I often hear people in my office talk about how swimming is the ideal sport, because is helps to strengthen core muscles. Swayback – excessive curvature of the lower back (lordosis) is a common cause of back pain, and is usually accompanied by poor muscle tone of the abdominal muscles, and weakened core strength. If you swim doing the breaststroke while holding your head above water, muscle strengthening is concentrated in the shoulder area, which is not helpful for addressing back pain. In addition, the spine is not held in a straight position, but is once again curved in the area of the lower back – lordosis. The best swimming style for addressing back pain is the crawl, in which the body is parallel with the surface of the water, the back is held straight, and where the rotational movements performed while breathing help to straighten the spine. However, what if the individual is does not know how to properly swim using the crawl style? Should swimming be used as a therapeutic option? Solutions can always be found, for example by learning to swim the crawl correctly by first mastering the breathing technique, with the swimmer learning to swim with their head under water.
The “flow” position is a relaxed position in which the arms are stretched above the head, the hips are pushed towards the surface of the water, and the pelvis is tilted forward. This positioning ensures a straight spine. The legs are stretched out straight behind the body. To propel yourself, push off the pool wall with your legs, while slowly exhaling under water. This exhalation automatically activates the abdominal muscles; there is no need to consciously engage them. The swimmer can join their arms by placing one hand over the top of the other and wrapping the thumb of one hand over top of the pinky of the other. This position is ideal for helping to strengthen the back muscles found in between the shoulder blades. Once you have mastered this position, add a flutter kick to propel yourself, while keeping your arms stretched above the head, and gently turn your head to the side to inhale, then return your head to a straight position under water to exhale, all while keeping the spine straight. If you have difficulty in maintaining a straight lower back, you can use a lower-back floatation belt to help you, or try putting a pad between your knees.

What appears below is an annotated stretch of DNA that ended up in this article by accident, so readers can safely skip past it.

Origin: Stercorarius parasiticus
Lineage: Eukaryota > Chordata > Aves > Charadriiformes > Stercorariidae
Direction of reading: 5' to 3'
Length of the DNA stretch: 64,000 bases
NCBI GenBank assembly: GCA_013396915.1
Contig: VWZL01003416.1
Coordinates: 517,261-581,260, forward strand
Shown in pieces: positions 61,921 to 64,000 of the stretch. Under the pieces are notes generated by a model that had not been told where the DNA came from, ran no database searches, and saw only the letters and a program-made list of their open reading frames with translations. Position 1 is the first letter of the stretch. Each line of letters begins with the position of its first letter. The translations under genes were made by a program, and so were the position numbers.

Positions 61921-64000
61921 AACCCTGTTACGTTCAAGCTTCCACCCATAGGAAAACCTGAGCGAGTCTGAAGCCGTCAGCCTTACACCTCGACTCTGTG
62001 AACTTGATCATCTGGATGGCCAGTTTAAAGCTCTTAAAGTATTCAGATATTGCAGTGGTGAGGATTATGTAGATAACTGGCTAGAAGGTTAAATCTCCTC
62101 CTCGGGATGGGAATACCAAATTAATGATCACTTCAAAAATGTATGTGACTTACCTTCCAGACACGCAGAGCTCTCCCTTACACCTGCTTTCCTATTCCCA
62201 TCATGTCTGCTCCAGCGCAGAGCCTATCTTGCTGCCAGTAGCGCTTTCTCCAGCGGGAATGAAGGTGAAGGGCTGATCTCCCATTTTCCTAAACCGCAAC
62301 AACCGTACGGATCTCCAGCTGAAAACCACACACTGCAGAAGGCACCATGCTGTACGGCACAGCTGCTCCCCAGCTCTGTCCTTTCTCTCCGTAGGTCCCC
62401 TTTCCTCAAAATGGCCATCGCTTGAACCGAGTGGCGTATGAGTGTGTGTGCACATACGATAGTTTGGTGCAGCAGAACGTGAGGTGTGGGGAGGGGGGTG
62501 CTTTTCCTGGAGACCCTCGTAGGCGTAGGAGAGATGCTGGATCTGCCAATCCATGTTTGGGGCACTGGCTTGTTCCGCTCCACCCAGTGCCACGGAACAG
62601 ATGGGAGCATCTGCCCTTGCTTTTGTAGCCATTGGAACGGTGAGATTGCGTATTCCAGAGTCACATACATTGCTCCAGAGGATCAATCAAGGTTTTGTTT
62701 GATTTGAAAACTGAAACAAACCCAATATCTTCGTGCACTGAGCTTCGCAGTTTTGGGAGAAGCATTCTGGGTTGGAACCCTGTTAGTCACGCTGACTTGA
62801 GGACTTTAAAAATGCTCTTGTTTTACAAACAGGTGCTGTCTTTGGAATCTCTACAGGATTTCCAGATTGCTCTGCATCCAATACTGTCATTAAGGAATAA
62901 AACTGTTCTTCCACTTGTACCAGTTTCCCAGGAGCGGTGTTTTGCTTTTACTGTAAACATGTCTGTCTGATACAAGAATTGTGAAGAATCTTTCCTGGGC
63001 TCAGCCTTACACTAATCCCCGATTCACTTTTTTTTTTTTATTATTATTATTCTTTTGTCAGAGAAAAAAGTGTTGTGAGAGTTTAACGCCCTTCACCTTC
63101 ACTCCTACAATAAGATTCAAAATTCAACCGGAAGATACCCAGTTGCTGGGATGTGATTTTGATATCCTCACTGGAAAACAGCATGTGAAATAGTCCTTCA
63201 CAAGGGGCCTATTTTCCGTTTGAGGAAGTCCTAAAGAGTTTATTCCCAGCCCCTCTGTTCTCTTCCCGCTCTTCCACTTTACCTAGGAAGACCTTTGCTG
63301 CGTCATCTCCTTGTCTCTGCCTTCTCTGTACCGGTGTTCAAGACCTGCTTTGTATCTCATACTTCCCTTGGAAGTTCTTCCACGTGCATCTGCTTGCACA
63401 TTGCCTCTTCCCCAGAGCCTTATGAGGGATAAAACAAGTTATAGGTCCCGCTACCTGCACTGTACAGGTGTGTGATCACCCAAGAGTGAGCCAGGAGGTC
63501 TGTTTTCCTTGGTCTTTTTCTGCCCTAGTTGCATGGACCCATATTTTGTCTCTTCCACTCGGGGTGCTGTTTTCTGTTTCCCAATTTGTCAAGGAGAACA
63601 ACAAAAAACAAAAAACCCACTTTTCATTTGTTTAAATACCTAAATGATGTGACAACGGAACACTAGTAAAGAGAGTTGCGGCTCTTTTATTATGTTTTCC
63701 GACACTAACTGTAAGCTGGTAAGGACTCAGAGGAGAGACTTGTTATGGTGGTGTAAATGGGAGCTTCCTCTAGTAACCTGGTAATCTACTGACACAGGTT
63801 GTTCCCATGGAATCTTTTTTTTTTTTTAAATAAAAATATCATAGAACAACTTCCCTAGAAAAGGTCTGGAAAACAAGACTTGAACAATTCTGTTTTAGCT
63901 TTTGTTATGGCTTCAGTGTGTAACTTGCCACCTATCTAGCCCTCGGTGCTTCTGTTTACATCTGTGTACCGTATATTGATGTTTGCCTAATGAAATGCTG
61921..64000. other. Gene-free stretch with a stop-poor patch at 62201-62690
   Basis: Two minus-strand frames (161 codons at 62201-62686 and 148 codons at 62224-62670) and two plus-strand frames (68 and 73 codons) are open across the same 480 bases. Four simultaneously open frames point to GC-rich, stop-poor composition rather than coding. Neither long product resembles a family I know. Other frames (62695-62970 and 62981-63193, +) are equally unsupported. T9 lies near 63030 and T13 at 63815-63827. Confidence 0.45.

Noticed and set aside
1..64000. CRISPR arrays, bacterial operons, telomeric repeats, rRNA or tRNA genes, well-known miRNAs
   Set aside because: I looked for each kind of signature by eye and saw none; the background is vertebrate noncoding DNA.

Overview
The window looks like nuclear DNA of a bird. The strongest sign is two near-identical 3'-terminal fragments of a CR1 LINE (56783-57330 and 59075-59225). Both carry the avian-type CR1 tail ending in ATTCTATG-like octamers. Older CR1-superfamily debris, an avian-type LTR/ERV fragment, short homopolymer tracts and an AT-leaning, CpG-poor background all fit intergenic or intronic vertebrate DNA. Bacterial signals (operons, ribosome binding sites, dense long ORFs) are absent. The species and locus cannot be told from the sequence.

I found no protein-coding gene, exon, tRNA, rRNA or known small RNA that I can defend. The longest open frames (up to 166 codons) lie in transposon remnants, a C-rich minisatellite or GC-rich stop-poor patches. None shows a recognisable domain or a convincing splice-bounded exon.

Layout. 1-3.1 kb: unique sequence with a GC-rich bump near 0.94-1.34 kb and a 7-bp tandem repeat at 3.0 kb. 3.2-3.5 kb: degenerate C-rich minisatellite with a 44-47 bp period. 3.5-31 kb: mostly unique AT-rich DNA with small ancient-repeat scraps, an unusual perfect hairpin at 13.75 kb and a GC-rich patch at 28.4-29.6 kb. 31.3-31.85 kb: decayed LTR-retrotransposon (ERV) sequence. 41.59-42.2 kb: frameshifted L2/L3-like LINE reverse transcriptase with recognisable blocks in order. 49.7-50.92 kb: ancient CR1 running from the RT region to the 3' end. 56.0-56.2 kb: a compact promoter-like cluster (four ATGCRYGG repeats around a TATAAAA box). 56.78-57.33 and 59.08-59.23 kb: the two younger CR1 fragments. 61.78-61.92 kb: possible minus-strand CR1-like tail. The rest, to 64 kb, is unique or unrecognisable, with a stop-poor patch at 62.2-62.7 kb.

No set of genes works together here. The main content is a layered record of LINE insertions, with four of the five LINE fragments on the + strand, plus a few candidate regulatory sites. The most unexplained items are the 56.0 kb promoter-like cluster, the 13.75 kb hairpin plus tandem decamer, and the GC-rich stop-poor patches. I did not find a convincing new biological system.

What else to say? Swimming is a wonderful sport and can definitely be recommended for toning muscles. The buoyancy of the water helps one to achieve the changes described above.